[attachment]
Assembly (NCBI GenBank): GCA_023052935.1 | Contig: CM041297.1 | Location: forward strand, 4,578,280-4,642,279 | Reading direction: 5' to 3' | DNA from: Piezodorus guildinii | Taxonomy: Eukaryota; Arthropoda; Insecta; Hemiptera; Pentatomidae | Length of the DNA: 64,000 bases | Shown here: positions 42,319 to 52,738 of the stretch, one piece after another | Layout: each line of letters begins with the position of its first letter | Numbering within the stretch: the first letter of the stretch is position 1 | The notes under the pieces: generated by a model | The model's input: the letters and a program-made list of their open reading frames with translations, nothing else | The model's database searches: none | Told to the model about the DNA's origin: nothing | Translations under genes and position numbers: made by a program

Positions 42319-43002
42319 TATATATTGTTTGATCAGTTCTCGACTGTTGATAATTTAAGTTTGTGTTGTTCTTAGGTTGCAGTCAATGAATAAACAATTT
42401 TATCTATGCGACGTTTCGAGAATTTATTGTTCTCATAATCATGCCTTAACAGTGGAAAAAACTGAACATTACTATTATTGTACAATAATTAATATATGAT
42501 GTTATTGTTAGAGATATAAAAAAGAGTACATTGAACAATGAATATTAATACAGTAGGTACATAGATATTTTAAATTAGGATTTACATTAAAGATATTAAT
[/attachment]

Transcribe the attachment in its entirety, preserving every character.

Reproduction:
Assembly (NCBI GenBank): GCA_023052935.1 | Contig: CM041297.1 | Location: forward strand, 4,578,280-4,642,279 | Reading direction: 5' to 3' | DNA from: Piezodorus guildinii | Taxonomy: Eukaryota; Arthropoda; Insecta; Hemiptera; Pentatomidae | Length of the DNA: 64,000 bases | Shown here: positions 42,319 to 52,738 of the stretch, one piece after another | Layout: each line of letters begins with the position of its first letter | Numbering within the stretch: the first letter of the stretch is position 1 | The notes under the pieces: generated by a model | The model's input: the letters and a program-made list of their open reading frames with translations, nothing else | The model's database searches: none | Told to the model about the DNA's origin: nothing | Translations under genes and position numbers: made by a program

Positions 42319-43002
42319 TATATATTGTTTGATCAGTTCTCGACTGTTGATAATTTAAGTTTGTGTTGTTCTTAGGTTGCAGTCAATGAATAAACAATTT
42401 TATCTATGCGACGTTTCGAGAATTTATTGTTCTCATAATCATGCCTTAACAGTGGAAAAAACTGAACATTACTATTATTGTACAATAATTAATATATGAT
42501 GTTATTGTTAGAGATATAAAAAAGAGTACATTGAACAATGAATATTAATACAGTAGGTACATAGATATTTTAAATTAGGATTTACATTAAAGATATTAAT